Romney’s “Storm Relief” Event - a Hastily Organized Sham
At Buzzfeed, McKay Coppins has the pathetic tale behind the Romney campaign’s frantic efforts to capitalize politically on Hurricane Sandy without looking like they were capitalizing politically: The Making of Romney’s Storm Relief Event.
After some deliberation, the campaign decided to use their existing venue in Ohio to stage a makeshift and nonpartisan humanitarian project. It would be a way for Romney to show leadership — and get on the local news — without looking craven or opportunistic.
The cryptic advisory went out to press several hours later, announcing the time and location of a “storm relief event” on Tuesday. As Sandy made landfall in New Jersey, Romney’s campaign jet carried the candidate, along with his staff and traveling press corps, back to Ohio after an afternoon rally in Davenport, Iowa.
Meanwhile, on the ground in Dayton, aides were working feverishly to depoliticize the planned event. Campaign signs were removed from the premises, long rows of folding tables were set up, and logistics were painstakingly arranged to accomodate physical donations. …
The plan was for supporters to bring hurricane relief supplies to the event and then deliver the bags of canned goods, packages of diapers, and cases of water bottles to the candidate, who would be perched behind a table along with a slew of volunteers and his Ohio right-hand man, Senator Rob Portman. To complete the project and photo op, Romney would lead his crew in carrying the goods out of the gymnasium and into the Penske rental truck parked outside.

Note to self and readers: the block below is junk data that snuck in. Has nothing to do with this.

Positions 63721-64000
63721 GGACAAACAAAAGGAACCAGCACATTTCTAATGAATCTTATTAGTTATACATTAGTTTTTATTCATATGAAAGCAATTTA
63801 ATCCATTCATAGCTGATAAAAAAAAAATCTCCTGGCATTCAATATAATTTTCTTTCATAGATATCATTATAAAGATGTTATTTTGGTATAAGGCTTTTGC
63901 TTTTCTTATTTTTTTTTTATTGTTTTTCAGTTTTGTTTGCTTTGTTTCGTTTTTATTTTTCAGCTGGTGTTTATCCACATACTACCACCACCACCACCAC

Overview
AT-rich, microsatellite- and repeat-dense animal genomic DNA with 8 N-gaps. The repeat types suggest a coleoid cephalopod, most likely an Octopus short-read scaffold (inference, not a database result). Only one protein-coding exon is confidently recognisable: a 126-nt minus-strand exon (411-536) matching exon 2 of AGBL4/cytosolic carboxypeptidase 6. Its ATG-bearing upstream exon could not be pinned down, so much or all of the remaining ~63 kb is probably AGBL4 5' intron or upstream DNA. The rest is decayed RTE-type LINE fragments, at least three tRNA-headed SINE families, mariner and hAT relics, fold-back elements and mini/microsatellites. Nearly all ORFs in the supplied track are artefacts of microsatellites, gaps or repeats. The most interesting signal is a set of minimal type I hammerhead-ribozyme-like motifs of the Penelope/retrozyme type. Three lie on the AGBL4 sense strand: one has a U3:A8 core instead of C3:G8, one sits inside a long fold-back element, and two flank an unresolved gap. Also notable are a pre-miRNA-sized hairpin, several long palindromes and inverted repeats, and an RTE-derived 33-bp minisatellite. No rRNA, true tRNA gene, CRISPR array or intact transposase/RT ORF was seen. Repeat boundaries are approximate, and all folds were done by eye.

But the last-minute nature of the call for donations left some in the campaign concerned that they would end up with an empty truck. So the night before the event, campaign aides went to a local Wal-Mart and spent $5,000 on granola bars, canned food, and diapers to put on display while they waited for donations to come in, according to one staffer.
Cynicism is Mitt Romney’s constant watchword in this election. Another vignette from this crass display:
As supporters lined up to greet the candidate, a young volunteer in a Romney/Ryan T-shirt stood near the tables, his hands cupped around his mouth, shouting, “You need a donation to get in line!”
Empty-handed supporters pled for entrance, with one woman asking, “What if we dropped off our donations up front?”
The volunteer gestured toward a pile of groceries conveniently stacked near the candidate. “Just grab something,” he said.
Two teenage boys retrieved a jar of peanut butter each, and got in line. When it was their turn, they handed their “donations” to Romney. He took them, smiled, and offered an earnest “Thank you.”